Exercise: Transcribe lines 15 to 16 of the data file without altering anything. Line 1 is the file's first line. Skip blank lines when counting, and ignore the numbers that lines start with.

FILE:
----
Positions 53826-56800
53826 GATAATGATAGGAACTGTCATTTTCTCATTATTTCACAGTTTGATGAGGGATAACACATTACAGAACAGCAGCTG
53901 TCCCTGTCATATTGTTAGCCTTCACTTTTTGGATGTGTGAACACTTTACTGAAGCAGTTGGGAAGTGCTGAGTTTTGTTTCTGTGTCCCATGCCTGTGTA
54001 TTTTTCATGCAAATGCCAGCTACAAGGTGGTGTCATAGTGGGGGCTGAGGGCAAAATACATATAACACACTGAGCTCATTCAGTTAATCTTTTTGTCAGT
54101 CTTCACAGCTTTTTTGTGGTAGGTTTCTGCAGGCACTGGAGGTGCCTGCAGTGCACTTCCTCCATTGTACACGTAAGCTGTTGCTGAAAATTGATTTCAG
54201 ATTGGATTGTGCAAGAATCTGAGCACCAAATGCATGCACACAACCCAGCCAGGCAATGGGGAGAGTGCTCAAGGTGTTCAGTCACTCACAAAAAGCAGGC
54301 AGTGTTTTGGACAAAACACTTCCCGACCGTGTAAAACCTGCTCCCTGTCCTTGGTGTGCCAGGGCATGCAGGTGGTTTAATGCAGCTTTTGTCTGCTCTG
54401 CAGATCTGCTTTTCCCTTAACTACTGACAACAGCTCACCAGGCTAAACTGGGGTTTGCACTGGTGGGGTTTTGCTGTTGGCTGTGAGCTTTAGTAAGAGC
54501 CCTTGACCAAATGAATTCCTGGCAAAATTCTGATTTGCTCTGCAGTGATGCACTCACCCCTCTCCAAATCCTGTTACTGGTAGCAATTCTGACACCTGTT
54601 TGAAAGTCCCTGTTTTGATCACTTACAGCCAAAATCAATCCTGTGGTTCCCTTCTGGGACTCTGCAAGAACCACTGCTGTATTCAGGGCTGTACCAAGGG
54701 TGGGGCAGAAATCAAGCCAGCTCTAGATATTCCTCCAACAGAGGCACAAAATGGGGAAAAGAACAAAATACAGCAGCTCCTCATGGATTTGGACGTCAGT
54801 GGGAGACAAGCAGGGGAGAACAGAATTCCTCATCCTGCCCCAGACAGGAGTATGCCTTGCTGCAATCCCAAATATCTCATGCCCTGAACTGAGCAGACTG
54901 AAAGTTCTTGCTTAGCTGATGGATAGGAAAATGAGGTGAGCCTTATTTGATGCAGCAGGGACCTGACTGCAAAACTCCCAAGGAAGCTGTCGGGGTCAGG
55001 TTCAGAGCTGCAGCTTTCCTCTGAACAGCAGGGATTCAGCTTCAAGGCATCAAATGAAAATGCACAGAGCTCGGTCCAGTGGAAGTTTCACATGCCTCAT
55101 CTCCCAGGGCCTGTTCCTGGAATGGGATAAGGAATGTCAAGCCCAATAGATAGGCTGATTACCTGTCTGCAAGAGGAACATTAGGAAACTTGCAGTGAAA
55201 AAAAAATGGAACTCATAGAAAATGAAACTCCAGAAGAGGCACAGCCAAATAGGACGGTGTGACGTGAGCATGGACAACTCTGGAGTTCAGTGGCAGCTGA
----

55101 CTCCCAGGGCCTGTTCCTGGAATGGGATAAGGAATGTCAAGCCCAATAGATAGGCTGATTACCTGTCTGCAAGAGGAACATTAGGAAACTTGCAGTGAAA
55201 AAAAAATGGAACTCATAGAAAATGAAACTCCAGAAGAGGCACAGCCAAATAGGACGGTGTGACGTGAGCATGGACAACTCTGGAGTTCAGTGGCAGCTGA